Cascadia Review

22 October 2021
How the Pacific Northwest was won

Sometimes our greatest pleasures are our simplest pleasures. This is why tile-placement continues to be such a popular genre. In most cases, your turn will comprise little more than selecting a tile (either from a shared group or your own hand) and laying it down on the table, ideally arranging it in such a way that it both earns you the most points and forms the most pleasing visual tableau. Cascadia combines that simple pleasure with another: nature and the great outdoors. Assisted by Beth Sobel’s gorgeous artwork, it requires its players to build a Pacific North-Western environment which, in a Wingspan-ish style, should provide the best habitats for its faunal populace. 

This requires a minor complication. You must not only choose a habitat hex tile from four on display at the centre of the table; you must also take an attached wildlife token. These are drawn blindly from a cloth bag and paired randomly with the habitat tiles on offer, though once taken they can be placed down separately in your own environment. 

Each habitat tile grants access to one, two or three specific animals, but you can only ever place one animal per tile, so your choices can be limited. Especially as you need to arrange all your wildlife in point-harvesting patterns, which are determined by a variety of wildlife scoring cards. (These can be shuffled up and put out randomly, or you can keep them in their assigned sets.) For example, grizzly bears might need to be placed in mating pairs, with no other bears adjacent; Roosevelt elk, meanwhile, should be arranged in straight lines, up to four elk long. Oh, and you also earn points for connecting matching habitats, be they forests, mountains, wetlands, rivers or prairies.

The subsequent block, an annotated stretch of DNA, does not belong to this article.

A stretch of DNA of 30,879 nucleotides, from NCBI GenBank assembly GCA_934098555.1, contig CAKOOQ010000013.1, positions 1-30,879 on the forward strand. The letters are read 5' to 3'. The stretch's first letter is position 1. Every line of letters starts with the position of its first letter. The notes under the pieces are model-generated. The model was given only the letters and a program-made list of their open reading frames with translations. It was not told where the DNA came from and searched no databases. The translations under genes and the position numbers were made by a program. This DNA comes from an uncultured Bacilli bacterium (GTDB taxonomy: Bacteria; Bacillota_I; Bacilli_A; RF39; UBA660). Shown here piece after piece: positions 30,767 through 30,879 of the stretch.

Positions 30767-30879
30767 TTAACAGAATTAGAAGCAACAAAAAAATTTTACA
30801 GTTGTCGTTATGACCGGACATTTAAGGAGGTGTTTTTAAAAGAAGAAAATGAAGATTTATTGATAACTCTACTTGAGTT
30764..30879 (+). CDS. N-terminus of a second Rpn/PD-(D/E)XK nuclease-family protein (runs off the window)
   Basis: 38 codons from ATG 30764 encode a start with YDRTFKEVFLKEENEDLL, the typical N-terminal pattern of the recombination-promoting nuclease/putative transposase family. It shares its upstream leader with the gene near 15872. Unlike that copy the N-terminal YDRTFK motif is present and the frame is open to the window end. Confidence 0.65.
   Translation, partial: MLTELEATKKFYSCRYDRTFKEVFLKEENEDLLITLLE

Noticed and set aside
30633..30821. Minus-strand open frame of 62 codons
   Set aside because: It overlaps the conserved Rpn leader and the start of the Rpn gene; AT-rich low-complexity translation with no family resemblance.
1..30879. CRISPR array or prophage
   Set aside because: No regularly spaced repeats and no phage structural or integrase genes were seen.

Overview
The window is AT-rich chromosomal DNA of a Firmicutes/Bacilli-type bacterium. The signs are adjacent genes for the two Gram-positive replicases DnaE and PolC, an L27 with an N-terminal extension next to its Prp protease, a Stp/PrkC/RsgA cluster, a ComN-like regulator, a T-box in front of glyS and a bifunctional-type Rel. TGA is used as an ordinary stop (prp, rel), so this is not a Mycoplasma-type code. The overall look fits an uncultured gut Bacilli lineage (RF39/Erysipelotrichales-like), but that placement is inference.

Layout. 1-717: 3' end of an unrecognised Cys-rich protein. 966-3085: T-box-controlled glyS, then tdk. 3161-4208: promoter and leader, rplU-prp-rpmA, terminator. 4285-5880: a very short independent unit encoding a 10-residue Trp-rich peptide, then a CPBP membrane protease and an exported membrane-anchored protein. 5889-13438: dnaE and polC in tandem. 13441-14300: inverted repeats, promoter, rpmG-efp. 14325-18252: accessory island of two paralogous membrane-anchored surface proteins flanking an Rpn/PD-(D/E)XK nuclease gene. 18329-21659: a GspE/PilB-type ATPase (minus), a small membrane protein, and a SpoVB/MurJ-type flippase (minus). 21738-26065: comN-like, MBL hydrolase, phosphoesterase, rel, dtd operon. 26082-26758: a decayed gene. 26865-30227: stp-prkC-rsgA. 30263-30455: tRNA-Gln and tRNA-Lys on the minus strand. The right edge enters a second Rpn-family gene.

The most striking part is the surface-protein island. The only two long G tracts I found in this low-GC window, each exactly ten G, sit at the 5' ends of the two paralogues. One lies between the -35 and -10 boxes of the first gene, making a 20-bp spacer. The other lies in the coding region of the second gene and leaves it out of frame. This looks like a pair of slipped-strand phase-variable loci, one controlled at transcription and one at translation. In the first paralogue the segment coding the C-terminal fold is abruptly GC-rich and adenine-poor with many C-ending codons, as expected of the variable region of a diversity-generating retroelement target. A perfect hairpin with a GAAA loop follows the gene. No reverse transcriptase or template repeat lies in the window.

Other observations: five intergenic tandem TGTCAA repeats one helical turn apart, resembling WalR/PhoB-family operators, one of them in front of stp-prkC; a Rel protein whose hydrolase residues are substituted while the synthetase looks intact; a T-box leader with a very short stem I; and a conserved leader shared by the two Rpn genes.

It makes for an exquisitely enjoyable puzzle experience which, lacking a shared tableau, trades player interaction for personal absorption; very similar to Calico, although a bit less of a mind-frazzler if you stick with the simpler scoring cards. Designer Randy Flynn (making his debut with this game) also kindly includes a frustration-mitigation mechanism in the form of nature tokens. These can be won by placing a special keystone tile and covering it with the appropriate wildlife token. Each nature token allows you to take any habitat-and-wildlife combination you like from those on offer (rather than the usually enforced random pairing), or alternatively wipe and replace any number of wildlife tokens. In combination with an 'overpopulation' mechanism (which allows a player to replace three of the same wildlife with three random replacements) this gives you some welcome flexibility that doesn’t feel unearned. Plus, any nature tokens that haven’t been used award bonus points at the end. 

Cascadia is a lovely little game, which could welcome many newcomers to the hobby – like its venerable progenitor Carcassonne. It does suffer some slowdown with higher player counts, however, and you may become impatient for your next turn as you wait for everyone else to make their minds up about what to do. But, on the flip side, it does also scale down smoothly to a decent solo experience.  



A peaceful, puzzley experience whose simple rules and minimal set-up fuss make it an ideal way to introduce people to the joys of Eurogaming, while still providing enough of a challenge to please tabletop veterans. 


Swap cats for wildlife and quilts for the Great Outdoors, and you’re pretty much there – though Cascadia is a little easier on the brain and therefore a tad more chilled. 

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Designer: Randy Flynn

Publisher: AEG

Time: 30-45 minutes

Players: 1-4

Ages: 10+

Price: £40

What’s in the box?

  • 85 Habitat tiles
  • 100 Wildlife tokens
  • 25 Nature tokens
  • 5 Starter habitat tiles
  • 21 Wildlife scoring cards
  • 1 Cloth bag
  • 1 Scorepad

This article originally appeared in issue 60 of Tabletop Gaming. Pick up the latest issue of the UK's fastest-growing gaming magazine in print or digital here or subscribe to make sure you never miss another issue.

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